Writing: Women in Fantasy

image

Writing: Women in Fantasy (and Four Common Tropes I’m Bored With)

I know, I know. It’s been a long time since I’ve done one of these ‘Things I’m So Damn Tired Of’ posts. And you guys have been so lonely without them. So very, very lonely.

Today’s liberal dose of hatred and despair is leveled at four fantasy heroine types who, especially in YA fiction, have become alarmingly prevalent. Now, mind you, there are good ways to do everything, and even these four maidens of mystery can be done well. But what I describe here is not the right way to do them. It’s the right way to make my fillings ache.

A brief note about ‘how to characterize women in fiction’, a subject I see touched on periodically, and grace with a brief chuckle every time I view it: you don’t have anything special to prove, when you write a woman. You don’t have to go out of your way to make her ‘badass’. Women, like men, have a remarkable range of personality traits, and a woman is no more likely to be weak or unlikeable because she’s a seamstress than a man is because he’s a tailor. A girl doesn’t have to be a tomboy or hold a sword to be awesome. A lady can, in fact, be ‘strong’ and ‘badass’ with four kids and a job as a laundress. It’s one of the weaknesses of the fantasy genre today, I think, that folk feel the need to shove a sword in someone’s hand and wrap her in chainmail to make her ‘strong’.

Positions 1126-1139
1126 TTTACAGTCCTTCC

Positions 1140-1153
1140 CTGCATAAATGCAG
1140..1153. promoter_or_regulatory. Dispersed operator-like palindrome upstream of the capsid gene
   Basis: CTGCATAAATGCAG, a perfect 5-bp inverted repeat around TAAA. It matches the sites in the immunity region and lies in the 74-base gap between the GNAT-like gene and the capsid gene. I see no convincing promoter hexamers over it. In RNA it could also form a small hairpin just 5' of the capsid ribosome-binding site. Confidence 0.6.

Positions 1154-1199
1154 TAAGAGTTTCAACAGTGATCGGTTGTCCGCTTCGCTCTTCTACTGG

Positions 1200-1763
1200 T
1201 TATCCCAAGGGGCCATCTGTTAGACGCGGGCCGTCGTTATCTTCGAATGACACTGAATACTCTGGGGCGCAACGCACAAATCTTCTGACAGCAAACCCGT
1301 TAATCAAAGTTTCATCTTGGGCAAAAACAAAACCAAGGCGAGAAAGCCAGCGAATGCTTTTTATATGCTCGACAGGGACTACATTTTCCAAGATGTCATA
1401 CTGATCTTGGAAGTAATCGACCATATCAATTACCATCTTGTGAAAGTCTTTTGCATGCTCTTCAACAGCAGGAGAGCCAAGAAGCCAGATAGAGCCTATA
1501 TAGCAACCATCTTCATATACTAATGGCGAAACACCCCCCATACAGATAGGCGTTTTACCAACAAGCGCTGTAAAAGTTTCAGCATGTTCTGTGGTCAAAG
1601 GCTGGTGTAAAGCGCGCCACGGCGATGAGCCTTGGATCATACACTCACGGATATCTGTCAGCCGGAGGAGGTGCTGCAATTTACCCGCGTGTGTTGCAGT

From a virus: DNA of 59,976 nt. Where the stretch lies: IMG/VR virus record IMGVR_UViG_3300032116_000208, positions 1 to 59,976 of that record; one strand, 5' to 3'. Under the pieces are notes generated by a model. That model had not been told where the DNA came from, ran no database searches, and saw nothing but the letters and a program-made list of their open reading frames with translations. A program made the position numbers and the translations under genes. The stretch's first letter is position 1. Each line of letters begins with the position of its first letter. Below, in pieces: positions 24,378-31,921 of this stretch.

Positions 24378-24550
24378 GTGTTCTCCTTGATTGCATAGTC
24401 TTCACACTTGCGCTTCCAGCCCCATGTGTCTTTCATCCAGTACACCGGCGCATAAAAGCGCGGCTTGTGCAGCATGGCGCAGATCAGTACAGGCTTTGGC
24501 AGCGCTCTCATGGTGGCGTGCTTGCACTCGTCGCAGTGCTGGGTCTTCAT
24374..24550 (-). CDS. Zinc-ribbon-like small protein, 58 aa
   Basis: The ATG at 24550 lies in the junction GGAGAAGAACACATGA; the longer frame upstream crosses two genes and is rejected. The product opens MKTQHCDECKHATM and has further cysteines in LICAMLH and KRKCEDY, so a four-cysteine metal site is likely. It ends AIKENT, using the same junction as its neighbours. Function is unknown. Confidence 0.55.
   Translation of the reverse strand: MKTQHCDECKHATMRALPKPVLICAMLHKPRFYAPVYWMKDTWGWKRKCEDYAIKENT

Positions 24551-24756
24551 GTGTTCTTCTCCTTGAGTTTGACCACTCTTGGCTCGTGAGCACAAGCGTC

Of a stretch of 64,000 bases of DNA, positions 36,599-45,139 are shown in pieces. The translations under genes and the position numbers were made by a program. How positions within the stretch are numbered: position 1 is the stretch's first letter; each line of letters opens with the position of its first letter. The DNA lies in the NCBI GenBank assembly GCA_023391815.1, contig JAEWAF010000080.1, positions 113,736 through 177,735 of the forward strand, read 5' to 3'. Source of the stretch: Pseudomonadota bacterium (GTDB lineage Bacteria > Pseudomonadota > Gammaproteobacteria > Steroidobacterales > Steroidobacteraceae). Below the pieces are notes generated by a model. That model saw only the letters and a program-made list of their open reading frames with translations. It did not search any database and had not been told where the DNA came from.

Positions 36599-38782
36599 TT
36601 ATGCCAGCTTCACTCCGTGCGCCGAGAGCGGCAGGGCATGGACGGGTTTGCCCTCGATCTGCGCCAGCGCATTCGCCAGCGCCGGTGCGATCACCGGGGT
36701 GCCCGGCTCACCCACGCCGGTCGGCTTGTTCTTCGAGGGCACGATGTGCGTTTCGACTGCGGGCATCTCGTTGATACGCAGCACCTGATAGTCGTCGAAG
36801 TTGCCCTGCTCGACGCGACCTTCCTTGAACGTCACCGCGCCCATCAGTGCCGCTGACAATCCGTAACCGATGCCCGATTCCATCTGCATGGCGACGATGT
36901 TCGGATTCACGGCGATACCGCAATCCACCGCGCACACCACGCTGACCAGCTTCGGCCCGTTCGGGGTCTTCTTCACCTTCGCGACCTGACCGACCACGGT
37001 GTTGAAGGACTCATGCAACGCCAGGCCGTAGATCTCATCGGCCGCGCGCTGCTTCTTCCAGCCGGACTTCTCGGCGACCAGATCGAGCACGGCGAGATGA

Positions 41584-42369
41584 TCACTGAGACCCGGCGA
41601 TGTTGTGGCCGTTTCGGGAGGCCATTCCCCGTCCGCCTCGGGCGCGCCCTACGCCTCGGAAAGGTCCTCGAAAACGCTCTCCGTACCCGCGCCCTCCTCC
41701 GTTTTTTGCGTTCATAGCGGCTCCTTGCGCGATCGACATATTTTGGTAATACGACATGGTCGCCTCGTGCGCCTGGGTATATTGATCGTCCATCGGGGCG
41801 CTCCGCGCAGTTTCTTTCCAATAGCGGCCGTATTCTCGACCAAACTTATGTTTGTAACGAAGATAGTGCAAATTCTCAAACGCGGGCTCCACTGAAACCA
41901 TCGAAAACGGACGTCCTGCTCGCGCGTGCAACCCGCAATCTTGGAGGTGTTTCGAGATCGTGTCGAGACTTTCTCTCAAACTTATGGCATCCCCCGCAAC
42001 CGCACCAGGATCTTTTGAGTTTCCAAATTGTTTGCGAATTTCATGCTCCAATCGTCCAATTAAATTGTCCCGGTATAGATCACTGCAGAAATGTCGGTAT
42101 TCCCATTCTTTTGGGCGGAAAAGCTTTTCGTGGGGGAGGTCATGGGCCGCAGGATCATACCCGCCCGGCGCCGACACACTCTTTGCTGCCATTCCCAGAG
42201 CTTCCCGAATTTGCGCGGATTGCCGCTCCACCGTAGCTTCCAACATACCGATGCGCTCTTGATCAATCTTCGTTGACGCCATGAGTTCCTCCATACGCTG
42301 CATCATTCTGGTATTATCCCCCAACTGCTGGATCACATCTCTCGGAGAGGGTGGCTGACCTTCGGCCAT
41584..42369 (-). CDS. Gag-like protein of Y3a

On the other hand, if your lady is a fighting lady–make sure she really is a fighting lady. Not everyone in a medievalesque fantasy universe runs around with a sword and fighting skillz–why did your fighting lady choose this path? What’s made her a soldier? And, for the record–it doesn’t always have to be revenge. I mean, think about it–you probably have a few friends who’ve served in the armed forces. Did they join the military for revenge?

Really?

…or did they do it because they wanted to serve their country? For the pay, maybe? Because they came from a military family? Because Dad said it was either that or go to college? Or maybe, maybe, just because they wanted to. Not everyone clutching a hauberk has to be doing it for some Great Noble Purpose.

Anyway. Without further ado:

1) Princess Hellion
She’s a princess. Which is great and all, except she totally would rather be out in the woods fighting and stuff. Except when she’s forced into fancy (usually elaborately described) gowns, has to use all those somehow-still-considered-useless Courtly Deportment lessons, and attends balls which, for reasons unknown to the plot, take up like a whole chapter. Where she meets Prince Charmingly Not Like All Those Other Men Who Expect Her to Wear A Dress All The Time. And engages in witty and pleasantly hostile repartee. Because she’s badass, which means she Says What She Means. And she’s also a princess, which means she expects to have her own way all the time, which is what princesses are like always, right?

The Breakdown: I’m so tired of the plucky princess trope. Princesses learn to behave, too–probably more seriously than the rest of us, since being shitty and offending the NExt Country ambassador can have serious consequences. If she’s really that much of a spoiled pill, guess what? People–probably the whole court–are going to despise her. No one likes a brat. Especially not as many people as like this particular type of character in fiction. Her father always adores her, Prince Charmingly Et Al. falls in love with her. Why?